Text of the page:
When Connecticut’s Eagle Bulk Shipping trotted out its annual environmental, social and governance (ESG) report this month, there was one concrete development that seemed to stand out above others.

Eagle had won a reduction in the interest margin on its $300m sustainability-linked term loan by meeting certain emissions benchmarks spelled out in more detail in its report.

Specifically, Eagle was able to stay below the International Maritime Organization’s Energy Efficiency Operational Indicator, or EEOI, which is the amount of carbon dioxide emitted per one metric tonne of cargo moved one nautical mile.

It also spent an agreed minimum, for Eagle a total of $2m, on ESG-related initiatives including upgrades in the fleet.

So good news all around, right?

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Well, to a point. A look at the fine print showed that Eagle’s margin over three-month Libor dropped to 210 basis points (bps) from the 215 bps it had been paying. Had Eagle failed to meet the market, the rate would have ticked up to 220 bps.

It is not a big difference, especially when covenants in the same loan could see Eagle’s margin rise as high as 280 bps if leverage becomes higher than it is now.

So with a 70 bps range on the loan, only 10 bps are tied to ESG.

Or as one veteran finance man sarcastically told Streetwise this week: “Wow, 10 bps. Whoop de doo!”

Not greenwashing but…

If progress on ESG is so important, why are banks not offering bigger incentives — or punishments — on this score?

“I don’t want to use the term greenwashing because I think banks are legitimately pursuing ESG and decarbonisation goals,” said one company executive.

“But it seems like they should be offering more of an incentive if they’re really looking to shape behaviour in these areas.”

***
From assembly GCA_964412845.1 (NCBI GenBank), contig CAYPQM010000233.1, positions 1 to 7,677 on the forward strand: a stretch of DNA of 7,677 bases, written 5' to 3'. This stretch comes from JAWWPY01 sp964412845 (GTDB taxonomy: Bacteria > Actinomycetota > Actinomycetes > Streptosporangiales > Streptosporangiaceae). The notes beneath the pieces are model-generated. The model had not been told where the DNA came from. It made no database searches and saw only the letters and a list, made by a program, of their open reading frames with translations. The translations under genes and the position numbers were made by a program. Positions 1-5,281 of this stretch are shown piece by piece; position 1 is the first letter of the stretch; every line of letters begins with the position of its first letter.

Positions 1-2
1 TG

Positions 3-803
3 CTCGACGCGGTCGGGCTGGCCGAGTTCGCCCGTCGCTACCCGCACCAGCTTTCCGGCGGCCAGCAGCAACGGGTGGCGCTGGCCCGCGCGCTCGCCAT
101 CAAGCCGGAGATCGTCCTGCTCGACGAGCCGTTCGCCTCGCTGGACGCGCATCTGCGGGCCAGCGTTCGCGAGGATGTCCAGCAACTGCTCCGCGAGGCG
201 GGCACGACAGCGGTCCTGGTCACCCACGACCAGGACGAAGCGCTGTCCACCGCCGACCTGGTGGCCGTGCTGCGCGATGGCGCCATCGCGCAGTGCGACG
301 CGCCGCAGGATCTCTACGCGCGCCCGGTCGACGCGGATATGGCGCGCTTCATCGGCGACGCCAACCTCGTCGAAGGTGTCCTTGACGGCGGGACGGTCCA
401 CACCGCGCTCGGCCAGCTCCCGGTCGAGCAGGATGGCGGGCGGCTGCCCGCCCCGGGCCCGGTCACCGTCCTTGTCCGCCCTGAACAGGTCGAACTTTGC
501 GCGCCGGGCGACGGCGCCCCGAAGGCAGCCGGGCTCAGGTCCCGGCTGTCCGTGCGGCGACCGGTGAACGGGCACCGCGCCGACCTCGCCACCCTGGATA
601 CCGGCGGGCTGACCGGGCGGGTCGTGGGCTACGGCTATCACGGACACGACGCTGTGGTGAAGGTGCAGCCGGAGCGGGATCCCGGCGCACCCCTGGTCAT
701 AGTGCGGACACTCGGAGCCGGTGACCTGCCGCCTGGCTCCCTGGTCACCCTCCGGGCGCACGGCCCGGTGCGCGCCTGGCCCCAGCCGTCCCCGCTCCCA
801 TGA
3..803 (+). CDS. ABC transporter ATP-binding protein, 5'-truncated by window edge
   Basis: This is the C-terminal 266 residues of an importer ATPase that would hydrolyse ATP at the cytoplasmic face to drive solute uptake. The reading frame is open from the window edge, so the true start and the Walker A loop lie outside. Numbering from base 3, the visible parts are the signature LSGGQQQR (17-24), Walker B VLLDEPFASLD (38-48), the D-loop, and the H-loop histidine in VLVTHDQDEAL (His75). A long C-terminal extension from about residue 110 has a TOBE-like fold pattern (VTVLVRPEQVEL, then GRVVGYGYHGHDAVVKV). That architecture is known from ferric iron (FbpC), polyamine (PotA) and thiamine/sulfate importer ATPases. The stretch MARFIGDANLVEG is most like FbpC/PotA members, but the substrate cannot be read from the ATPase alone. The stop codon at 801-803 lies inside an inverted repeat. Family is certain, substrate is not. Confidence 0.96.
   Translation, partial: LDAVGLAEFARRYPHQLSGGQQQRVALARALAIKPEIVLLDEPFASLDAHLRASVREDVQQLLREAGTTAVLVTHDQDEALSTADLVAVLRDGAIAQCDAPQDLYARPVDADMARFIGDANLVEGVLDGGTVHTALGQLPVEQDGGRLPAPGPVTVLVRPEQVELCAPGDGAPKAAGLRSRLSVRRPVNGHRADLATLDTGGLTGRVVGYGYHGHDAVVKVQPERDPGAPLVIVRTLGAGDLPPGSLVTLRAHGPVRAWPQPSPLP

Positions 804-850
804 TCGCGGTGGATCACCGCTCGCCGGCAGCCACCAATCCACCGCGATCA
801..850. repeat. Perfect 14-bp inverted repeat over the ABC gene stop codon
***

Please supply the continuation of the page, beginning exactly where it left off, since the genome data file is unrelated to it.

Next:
Bankers approached by Streetwise for views on the topic this week were not exactly falling over each other to respond. But a few views on the subject did emerge.

First, the terms in the Eagle deal are not unusual for the sustainability-linked loans that have emerged to date.

For example, a facility negotiated by Irish product tanker owner Ardmore Shipping contains similar language.

“That’s standard — that’s the market right now,” said one company executive.

The manager noted that margins have been far wider on sustainability-linked bonds such as the issuance negotiated by chemical tanker owner Odfjell in January 2021 — that spread is 150 bps — or another bond deal won by container ship lessor Seaspan Corp around the same time at 50 bps.

Modest gains, modest rewards

Banks are not offering more relief on loan margins because shipowners are not offering more, he explained.

“This is all being based off annual emissions reporting or AER [annual efficiency rate] and the more aggressive target you put into the loan language, the more aggressive the banks can be,” he said.

“Most companies are going to set a target that is achievable but also keep you on a good trajectory ahead of IMO targets. If you go way below the IMO trajectory, you can get a bigger discount. But that’s probably going to require major changes in propulsion. Until then, everyone’s doing the best they can.”

Bing Chen is president and CEO at Atlas Corp, the parent of Seaspan Corp. Photo: Atlas Corp

The executive also warned that while companies are able to pick some low-hanging fruit to take the first step toward reduced emissions, “the first 10% was easy, but the second 10% is going to be tougher to find”.

One veteran lender who did respond to queries took a slightly more jaded view of the current incentives.

“The sustainability-linked loans so far are largely PR exercises both for the banks and the shipping companies,” he said.

Go green or go home

“It’s a confirmation for the banks to say we’re in the Poseidon Principles and we really do care about these things, and for the owners to say look, we’re doing something.”

While the sustainability market has increased both across industries and within shipping, the banker views it as “still almost tokens”.

“Right now they really don’t matter that much,” he said.

Still, the growth in green focus is undeniable, he said, especially in the Nordic countries and the banks based there.

“If you want access to Nordea or DNB, you’d better come in with a green hat on, don’t come in with your dirty bunkering hat,” he said.

More ship finance news:

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  • John Fredriksen’s SFL Corp believes a huge newbuilding drive is needed to meet car-carrier demand as new efficiency regulations come into force. Click here to read the story.
  • Florida-based Noble Capital Markets is sticking to its guns in shipping research coverage and investment-banking services despite the defections of two key staffers. Click here to read the story. Click here to read the story.